As a co-owner, you are entitled to a key. You should insist on getting a key from your sibling and if one is not forthcoming, it would be open to you to change the locks and then furnish a new key to your sibling. Although this would be a last resort.

I think a sale is the most workable solution and it is much easier to divide sale proceeds and move on rather than owning a property together. Co-ownership may be ended by partitioning the property (literally dividing the cottage, which is not a very practical solution) or by sale in lieu of partition. You could apply to court for an order for the sale of the cottage which would be granted, “unless it (the court) sees good reason to the contrary”.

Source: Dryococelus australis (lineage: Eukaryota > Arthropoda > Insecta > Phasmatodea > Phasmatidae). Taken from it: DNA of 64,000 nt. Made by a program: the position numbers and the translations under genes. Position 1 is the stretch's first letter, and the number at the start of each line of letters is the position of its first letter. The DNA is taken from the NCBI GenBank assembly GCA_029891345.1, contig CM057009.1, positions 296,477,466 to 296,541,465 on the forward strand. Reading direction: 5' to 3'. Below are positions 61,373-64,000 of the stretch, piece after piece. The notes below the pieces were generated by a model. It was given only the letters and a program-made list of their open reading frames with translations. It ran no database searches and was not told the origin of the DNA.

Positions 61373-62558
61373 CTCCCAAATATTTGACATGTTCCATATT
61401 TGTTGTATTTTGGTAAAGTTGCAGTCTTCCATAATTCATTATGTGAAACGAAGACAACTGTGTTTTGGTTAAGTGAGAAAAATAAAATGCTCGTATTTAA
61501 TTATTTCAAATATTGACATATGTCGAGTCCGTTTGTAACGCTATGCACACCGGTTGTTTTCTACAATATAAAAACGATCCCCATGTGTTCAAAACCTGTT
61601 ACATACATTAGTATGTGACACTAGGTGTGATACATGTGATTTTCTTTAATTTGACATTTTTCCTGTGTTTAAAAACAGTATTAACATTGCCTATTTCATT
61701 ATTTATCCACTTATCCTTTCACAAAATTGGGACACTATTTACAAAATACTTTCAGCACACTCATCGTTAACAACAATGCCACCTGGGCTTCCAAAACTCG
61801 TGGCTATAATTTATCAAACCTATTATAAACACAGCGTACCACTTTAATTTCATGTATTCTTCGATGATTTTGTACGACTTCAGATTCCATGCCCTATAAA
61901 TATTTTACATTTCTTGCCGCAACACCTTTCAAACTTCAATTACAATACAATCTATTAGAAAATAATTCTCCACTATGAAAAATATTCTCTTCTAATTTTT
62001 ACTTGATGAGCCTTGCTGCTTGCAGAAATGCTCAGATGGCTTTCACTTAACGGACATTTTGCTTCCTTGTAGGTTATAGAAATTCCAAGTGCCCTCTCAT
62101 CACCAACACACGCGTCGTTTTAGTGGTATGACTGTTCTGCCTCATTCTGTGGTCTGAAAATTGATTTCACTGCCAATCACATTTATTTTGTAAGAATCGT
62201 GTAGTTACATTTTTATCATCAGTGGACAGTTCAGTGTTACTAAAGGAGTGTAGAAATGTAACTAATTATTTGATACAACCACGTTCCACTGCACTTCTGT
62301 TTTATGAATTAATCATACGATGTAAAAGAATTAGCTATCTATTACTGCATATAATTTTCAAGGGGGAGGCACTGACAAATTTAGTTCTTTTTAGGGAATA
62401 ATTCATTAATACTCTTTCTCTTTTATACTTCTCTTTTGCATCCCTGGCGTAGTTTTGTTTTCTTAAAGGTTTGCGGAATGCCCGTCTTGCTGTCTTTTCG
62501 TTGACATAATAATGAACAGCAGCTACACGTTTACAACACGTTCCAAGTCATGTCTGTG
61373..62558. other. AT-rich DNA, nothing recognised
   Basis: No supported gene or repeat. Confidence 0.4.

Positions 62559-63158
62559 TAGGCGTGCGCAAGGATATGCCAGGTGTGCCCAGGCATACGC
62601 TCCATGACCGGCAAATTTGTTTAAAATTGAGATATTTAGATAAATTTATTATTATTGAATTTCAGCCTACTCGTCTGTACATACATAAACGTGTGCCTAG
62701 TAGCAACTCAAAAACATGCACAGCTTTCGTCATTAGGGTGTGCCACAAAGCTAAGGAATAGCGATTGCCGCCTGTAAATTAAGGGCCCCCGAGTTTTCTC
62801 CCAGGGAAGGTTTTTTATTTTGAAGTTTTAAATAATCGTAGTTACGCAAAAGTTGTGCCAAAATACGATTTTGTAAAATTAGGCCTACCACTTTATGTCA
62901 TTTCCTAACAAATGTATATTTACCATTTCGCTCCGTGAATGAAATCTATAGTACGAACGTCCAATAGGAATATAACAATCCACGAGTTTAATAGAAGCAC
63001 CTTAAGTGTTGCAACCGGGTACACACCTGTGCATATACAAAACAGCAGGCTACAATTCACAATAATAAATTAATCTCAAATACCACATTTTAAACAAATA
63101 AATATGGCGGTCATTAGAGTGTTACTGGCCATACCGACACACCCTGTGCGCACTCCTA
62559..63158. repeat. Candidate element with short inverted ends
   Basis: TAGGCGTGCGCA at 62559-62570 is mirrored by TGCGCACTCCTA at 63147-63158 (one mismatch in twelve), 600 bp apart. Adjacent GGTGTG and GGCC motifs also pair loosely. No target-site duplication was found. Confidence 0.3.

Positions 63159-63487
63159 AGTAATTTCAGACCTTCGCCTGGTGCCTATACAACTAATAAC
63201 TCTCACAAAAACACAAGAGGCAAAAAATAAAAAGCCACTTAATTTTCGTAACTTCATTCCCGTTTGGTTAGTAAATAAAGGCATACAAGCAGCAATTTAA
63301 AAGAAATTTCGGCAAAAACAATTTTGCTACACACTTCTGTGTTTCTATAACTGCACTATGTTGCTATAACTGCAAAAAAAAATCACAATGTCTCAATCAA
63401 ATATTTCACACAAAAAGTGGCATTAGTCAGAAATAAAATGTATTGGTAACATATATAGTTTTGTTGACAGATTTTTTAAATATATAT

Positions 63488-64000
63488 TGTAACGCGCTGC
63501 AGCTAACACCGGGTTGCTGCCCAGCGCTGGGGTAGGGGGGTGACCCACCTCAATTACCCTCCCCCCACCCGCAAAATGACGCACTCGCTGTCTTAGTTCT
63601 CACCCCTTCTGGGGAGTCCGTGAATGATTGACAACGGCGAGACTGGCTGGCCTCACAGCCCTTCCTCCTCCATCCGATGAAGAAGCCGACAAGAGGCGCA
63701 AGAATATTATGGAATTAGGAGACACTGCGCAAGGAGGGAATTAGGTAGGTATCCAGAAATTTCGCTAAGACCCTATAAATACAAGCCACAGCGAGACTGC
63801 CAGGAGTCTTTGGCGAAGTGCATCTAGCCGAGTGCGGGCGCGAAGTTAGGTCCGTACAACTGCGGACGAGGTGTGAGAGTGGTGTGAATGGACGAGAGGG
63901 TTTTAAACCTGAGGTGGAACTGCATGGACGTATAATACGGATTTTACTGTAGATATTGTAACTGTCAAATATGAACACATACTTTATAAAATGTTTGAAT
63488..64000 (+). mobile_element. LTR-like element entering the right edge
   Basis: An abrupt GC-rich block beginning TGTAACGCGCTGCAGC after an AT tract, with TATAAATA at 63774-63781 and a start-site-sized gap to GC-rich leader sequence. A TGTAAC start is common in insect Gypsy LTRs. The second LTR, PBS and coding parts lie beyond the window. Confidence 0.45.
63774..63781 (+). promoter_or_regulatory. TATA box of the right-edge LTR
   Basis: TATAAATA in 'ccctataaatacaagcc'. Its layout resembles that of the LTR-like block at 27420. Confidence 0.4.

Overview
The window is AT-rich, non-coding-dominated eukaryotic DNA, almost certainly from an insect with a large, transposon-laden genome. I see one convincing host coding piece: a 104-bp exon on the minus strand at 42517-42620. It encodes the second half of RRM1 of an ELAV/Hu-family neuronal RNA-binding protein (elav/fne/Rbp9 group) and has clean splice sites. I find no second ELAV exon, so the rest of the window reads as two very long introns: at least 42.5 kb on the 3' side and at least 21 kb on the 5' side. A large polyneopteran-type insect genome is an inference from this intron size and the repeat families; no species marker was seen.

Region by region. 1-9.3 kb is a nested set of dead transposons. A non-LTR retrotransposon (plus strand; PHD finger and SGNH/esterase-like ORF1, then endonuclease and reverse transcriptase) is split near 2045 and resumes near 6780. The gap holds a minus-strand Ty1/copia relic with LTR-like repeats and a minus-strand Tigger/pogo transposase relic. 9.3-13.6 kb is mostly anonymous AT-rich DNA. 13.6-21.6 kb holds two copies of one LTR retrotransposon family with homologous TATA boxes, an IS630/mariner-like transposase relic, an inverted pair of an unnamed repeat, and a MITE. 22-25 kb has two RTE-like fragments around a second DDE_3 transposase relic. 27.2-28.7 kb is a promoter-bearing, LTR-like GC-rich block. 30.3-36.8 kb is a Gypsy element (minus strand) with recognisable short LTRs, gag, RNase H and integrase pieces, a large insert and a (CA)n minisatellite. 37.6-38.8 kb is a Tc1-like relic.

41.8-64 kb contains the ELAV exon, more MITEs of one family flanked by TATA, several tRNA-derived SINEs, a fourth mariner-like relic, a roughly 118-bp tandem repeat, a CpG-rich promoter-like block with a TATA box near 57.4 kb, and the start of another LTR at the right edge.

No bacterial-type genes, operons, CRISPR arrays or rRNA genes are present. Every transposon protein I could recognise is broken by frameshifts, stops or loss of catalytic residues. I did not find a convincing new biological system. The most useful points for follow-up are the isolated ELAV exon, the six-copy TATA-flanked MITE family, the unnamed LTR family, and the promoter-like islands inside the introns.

As co-owners, you each have an equal say as regards all matters to include who stays in the house either as caretaker or as tenant. Your sibling therefore should not allow someone to stay in the house in the absence of your permission.

As a first step, I think it would be helpful to discuss your concerns with your sibling. You might consider mediation if agreement cannot be reached. Thereafter you have the option of making a court application to have the cottage sold. There would be considerable costs associated in making a court application so an agreement to sell the cottage, particularly given our current market, would be preferable.

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We can’t agree future of late brother’s home